1. Sketching the field
The epitome of modern rational organization theory was the program institutional- ized as contingency theory. One reason why functionalist contingency theory became so widely debated was because the Aston Research Programme was so successful. Its findings dominated the pages of the journals, especially the Administrative Science Quarterly, during the 1960s and early 1970s. Ostensibly it said nothing directly about power per se, although its variables could be seen as very much an effect of power: routinization, standardization, centralization and so on. Although, subse- quently, some of these same contingency theorists were to address power (Hickson et al. 1971; Hinings et al. 1974), as were some resource dependence theorists (Pfeffer and Salancik 1974), they did so mostly through concepts of power that remained marginal and somewhat quirky in terms of the broader evolution of social theory. Oddly, they addressed power without once ever addressing its hierarchical qualities.11
Power was placed center field in contingency theory when Child (1972) published his influential article on ‘strategic choice’, in which he drew deeply on debates that Silverman (1970) had sparked in Britain among organization sociolo- gists, drawing on influential sources such as Berger and Luckmann (1967) to rekin- dle an interpretive account of organizations. Silverman (1970) counterpoised an ‘action frame of reference’ to the open systems contingency perspective that was by now dominant in organization analysis. His key point was that organizations were neither natural nor rational systems per se but were socially constructed phenomena. Silverman was an important, but outside Britain largely neglected, early institu- tional theorist (Clegg 1994). The key point that Child and Silverman were making was that organizations were a result of choices, particularly by those whom Selznick (1957) had referred to as the ‘dominant coalition’ (see Colignon 1997).
Institutional theory quickly lost its focus on power after Meyer and Rowan (1977) and DiMaggio and Powell (1983) initiated its renaissance by asking why there are so few types of organizations. Organizations, they suggested, are as they are not for efficiency reasons (as contingency functionalist theorists had argued) but for reasons of social construction. Hence, it is the cultural stock of knowledge rather than functional necessity that determines how and why organizations are as they are. Strangely, given Weber’s pre-eminent role as both a cultural theorist (Clegg 1995) and an analyst of power and domination (Clegg 1975), these latter terms seemed somewhat underdone in the new institutionalism. As Mizruchi and Fein (1999) sug- gested, research programs applying DiMaggio and Powell left out power by concen- trating on mimetic isomorphism whilst downplaying the coercive and normative.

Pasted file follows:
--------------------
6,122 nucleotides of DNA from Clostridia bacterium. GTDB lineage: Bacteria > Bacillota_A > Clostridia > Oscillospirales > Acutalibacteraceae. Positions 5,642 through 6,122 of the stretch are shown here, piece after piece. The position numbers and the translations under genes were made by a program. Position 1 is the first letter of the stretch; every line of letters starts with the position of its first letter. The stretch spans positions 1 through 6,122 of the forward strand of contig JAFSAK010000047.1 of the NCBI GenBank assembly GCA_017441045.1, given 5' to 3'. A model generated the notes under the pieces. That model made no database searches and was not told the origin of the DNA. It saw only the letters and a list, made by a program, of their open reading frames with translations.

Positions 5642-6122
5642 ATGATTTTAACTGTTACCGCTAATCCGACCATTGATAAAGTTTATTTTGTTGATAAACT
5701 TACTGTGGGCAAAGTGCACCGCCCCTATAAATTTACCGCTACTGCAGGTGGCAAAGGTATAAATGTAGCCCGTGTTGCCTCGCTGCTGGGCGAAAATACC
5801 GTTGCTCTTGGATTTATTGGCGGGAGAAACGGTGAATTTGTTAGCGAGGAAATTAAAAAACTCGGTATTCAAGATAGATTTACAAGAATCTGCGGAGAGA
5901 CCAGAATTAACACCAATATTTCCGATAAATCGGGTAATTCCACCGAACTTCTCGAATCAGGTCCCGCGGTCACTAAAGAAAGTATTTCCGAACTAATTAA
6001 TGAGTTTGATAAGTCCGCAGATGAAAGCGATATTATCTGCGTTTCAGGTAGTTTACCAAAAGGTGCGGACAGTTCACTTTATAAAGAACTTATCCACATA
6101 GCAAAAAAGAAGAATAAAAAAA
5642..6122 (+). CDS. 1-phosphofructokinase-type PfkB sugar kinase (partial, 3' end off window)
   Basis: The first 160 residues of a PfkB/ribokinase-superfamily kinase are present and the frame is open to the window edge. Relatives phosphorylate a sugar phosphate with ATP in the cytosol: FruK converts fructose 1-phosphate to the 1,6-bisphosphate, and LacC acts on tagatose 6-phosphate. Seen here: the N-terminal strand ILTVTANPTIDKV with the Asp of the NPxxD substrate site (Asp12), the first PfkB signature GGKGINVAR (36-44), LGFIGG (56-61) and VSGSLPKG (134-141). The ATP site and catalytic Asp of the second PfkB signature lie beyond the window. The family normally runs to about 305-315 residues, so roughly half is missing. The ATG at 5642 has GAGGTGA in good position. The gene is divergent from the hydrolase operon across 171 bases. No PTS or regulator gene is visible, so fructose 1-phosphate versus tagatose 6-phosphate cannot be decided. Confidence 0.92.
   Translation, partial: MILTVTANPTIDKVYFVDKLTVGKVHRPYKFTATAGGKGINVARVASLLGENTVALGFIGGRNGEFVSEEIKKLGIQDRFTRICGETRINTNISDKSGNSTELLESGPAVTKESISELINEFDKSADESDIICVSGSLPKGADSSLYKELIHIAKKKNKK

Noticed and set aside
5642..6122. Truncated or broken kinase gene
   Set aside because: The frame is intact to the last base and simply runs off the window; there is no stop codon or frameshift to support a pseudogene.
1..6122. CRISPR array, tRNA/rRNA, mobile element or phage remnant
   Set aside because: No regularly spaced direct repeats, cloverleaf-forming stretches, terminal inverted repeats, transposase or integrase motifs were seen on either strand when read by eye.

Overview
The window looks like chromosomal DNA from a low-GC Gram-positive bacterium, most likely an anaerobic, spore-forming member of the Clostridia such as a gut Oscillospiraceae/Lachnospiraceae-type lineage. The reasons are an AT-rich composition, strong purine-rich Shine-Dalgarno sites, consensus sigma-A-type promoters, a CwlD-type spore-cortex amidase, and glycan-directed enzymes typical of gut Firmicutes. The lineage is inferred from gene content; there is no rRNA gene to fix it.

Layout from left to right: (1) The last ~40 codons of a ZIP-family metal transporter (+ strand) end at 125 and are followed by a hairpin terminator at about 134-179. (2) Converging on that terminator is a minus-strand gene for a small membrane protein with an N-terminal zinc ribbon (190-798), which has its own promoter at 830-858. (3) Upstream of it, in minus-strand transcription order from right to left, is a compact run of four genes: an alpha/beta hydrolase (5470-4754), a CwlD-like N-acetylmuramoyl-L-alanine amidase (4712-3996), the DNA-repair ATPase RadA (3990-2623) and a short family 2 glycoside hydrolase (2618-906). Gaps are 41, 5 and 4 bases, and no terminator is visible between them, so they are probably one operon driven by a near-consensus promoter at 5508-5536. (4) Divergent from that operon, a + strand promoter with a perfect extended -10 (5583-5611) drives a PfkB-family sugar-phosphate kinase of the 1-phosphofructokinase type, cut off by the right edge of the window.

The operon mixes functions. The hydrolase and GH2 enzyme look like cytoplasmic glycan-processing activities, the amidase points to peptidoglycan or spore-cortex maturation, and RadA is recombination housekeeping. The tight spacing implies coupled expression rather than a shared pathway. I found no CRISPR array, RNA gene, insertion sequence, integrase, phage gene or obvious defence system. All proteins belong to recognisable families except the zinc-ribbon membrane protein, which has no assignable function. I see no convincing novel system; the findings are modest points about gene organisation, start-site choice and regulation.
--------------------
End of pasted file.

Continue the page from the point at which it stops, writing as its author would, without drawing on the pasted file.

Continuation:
The neglect of power in much institutional theory was made more evident through the work of other contributors, especially the European Aix School (Maurice et al. 1980), who had arrived at similar conclusions to those of the North American institutional scholars, but with a stronger focus on power. They did so through the process of comparative cross-national research, in which they com- pared the organization structures of different countries, seeing the differences not only in terms of contingency factors but also as a ‘societal effect’ (Sorge 1991): dif- ferent relations of power were differently valued in different countries (Whitley 1994). The reason that different institutional structures were valued differently in different countries was that different national elites had formed around different constellations of values and interests, giving rise to quite distinct patterns of elite formation, recruitment and reproduction. To make the connection between insti- tutions and power evident, we can contrast the role of the party in Eastern European states for much of the twentieth century with the role of the market in the United States, or we might look at the way in which Margaret Thatcher’s pro- ject in the United Kingdom sought to defeat not only the institutionalized unions but also the institutionalized ethos of aristocratic disdain for commerce. Of course, as the case of the Eastern European states demonstrates, an interest in the stabiliz- ing effects of institutions has to be balanced with a fascination with the process of institutional change. Newer forms of ‘neo-institutional’ theory (Greenwood and Hinings 1996), with its focus on the ‘institutional entrepreneur’, have an explicit interest in power and agency, as we shall see.